Out of the 13 or so crimes and forms of corruption enumerated above, we abolished all the crimes immediately except the three we are still struggling with.  These are:  embezzlement of public funds, bribes to public officers for services that should be free and for contracts awarded by government agencies and nepotism.  All the others, were stopped promptly by the NRA/UPDF.  Why?  It was because these crimes and forms of corruption only needed two elements to stop them: political-ideological orientation and will as well as a committed cadre-ship (e.g. officers and men of NRA/UPDF).  The problem with the residual crimes and forms of corruption is that they require an additional element.  Apart from political will guided by a correct ideological orientation as well as a committed cadre-ship, the crimes and forms of corruption of embezzling public funds and bribery, require the additional element of expertise that is only acquired after prolonged training and also experience.  You, in particular, need good investigators, prosecutors (lawyers), auditors, accountants, accounting officers Permanent Secretaries (PSs), Chief Administrative Officers (CAOs), Town Clerks and Gombolola chiefs) as well as adjudicators (magistrates and judges) that are also ideologically well orientated and are upright.  While stopping extra judicial killings, requires a form four (4) leaver (S.4) whom you have given an officer cadet course of 12 months (to become a 2nd Lieutenant), with embezzlement and bribery, you do not only need a university graduate (18 years of education); but to become a Grade 1 Magistrate, which is the lowest level, he/she must be a qualified lawyer with a degree in Law ( 4 years of  study) and a Diploma in Legal Practice (1 year) totaling to 5 years  and to become a Judge, he/she must have had a working experience of not less than 10 years as a practicing  advocate before a court with unlimited jurisdiction in civil and criminal matters. In otherwords, for one to become a Judge in the High Court, he needs 29 years of preparation. This is why this front has been slower.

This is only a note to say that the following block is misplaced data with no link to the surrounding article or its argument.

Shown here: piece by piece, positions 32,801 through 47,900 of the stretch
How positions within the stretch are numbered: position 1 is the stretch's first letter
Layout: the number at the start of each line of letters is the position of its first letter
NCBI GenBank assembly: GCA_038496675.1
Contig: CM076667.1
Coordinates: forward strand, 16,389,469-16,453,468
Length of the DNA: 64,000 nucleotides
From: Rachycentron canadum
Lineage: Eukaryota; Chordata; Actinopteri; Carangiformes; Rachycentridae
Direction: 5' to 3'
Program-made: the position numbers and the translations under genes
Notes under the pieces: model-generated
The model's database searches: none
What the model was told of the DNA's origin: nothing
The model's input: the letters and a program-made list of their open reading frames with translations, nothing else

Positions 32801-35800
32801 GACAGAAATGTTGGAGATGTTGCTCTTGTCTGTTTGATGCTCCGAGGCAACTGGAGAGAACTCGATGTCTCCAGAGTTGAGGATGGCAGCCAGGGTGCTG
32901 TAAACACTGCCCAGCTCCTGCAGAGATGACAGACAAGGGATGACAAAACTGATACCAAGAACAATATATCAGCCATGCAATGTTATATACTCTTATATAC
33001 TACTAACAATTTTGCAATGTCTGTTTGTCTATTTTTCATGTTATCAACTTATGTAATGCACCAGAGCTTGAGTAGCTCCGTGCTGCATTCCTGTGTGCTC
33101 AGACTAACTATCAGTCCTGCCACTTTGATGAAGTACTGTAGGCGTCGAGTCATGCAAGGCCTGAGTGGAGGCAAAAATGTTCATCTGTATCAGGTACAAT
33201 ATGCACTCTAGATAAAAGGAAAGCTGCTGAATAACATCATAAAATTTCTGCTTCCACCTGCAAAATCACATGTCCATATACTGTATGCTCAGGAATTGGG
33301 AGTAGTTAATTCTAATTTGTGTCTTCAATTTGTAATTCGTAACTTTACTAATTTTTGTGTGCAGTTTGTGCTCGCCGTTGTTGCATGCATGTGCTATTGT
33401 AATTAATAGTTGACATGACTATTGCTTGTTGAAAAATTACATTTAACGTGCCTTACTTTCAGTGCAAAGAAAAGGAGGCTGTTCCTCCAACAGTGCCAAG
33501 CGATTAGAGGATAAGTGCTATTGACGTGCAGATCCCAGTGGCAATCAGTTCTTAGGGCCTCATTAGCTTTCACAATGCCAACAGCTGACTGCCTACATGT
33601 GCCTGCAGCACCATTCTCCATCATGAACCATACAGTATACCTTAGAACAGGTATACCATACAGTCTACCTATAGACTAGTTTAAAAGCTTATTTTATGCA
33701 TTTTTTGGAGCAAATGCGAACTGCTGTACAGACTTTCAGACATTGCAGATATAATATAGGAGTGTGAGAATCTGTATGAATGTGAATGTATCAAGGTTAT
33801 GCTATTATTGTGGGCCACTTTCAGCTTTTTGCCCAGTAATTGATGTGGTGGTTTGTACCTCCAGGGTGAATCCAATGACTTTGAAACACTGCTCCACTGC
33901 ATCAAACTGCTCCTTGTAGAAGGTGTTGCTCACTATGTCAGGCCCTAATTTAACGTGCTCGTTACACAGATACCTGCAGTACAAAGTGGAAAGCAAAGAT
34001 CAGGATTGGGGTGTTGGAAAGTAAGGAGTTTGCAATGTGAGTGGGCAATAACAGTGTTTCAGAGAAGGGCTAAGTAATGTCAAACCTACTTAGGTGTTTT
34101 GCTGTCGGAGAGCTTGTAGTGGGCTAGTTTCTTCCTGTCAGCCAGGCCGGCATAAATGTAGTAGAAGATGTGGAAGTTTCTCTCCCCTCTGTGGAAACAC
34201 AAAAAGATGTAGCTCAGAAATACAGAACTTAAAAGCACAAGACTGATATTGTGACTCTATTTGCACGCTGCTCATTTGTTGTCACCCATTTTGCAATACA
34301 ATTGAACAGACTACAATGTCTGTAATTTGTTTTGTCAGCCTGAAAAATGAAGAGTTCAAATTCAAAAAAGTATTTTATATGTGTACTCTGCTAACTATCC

We simply did not have these types of people.  Besides, even assuming we had them, which we did not have, we could not have dismissed the public servants we found in place without causing a big political crisis. To fight corruption in the roads sector, you do not only need engineers, but you need upright engineers of adequate years of working experience.  To fight theft of drugs, you need medical consultants to supervise other doctors who may be corrupt. It is, therefore, not an emotional venture where you simply abhor corruption and it goes away.  It is both abhorrence (which I have in plenty) but also upright professionals, whose professional processing has a long gestation period (unlike an army officer who needed just a year after O-level in the past) and also a long working experience.  Do not forget that these inherited anti-corruption warriors are not political appointees. The PS, the CAO, the Town Clerk, the Gombolola chief, the magistrate, the judge, the auditor, the accountant, the investigator, the prosecutor are all, without exception, brought forward by professional bodies.  These are: the Public Service Commission, the District Service Commission, the Education Service Commission, the Judicial Service Commission, the Health Service Commission, etc.  Even where the President is involved, he signs the instruments (documents of appointment) that are forwarded to him by these professional bodies.  In all the 28 years I have been President, I can only remember two or three times when I refused to sign an appointment instrument forwarded to me by these bodies.  I would have been wrong to do so.  I also cannot blame those professional recommending bodies.  They normally look at the academic performance of these people which is, of course, excellent. The recommending bodies cannot be expected to know the integrity of all these applicants. They must be assisted by the other structures.  The corruption in them is not easy to detect, especially when they have no track record, yet. Where there is a track record of poor performance, I have rejected the nominees. These are the few cases that I rejected.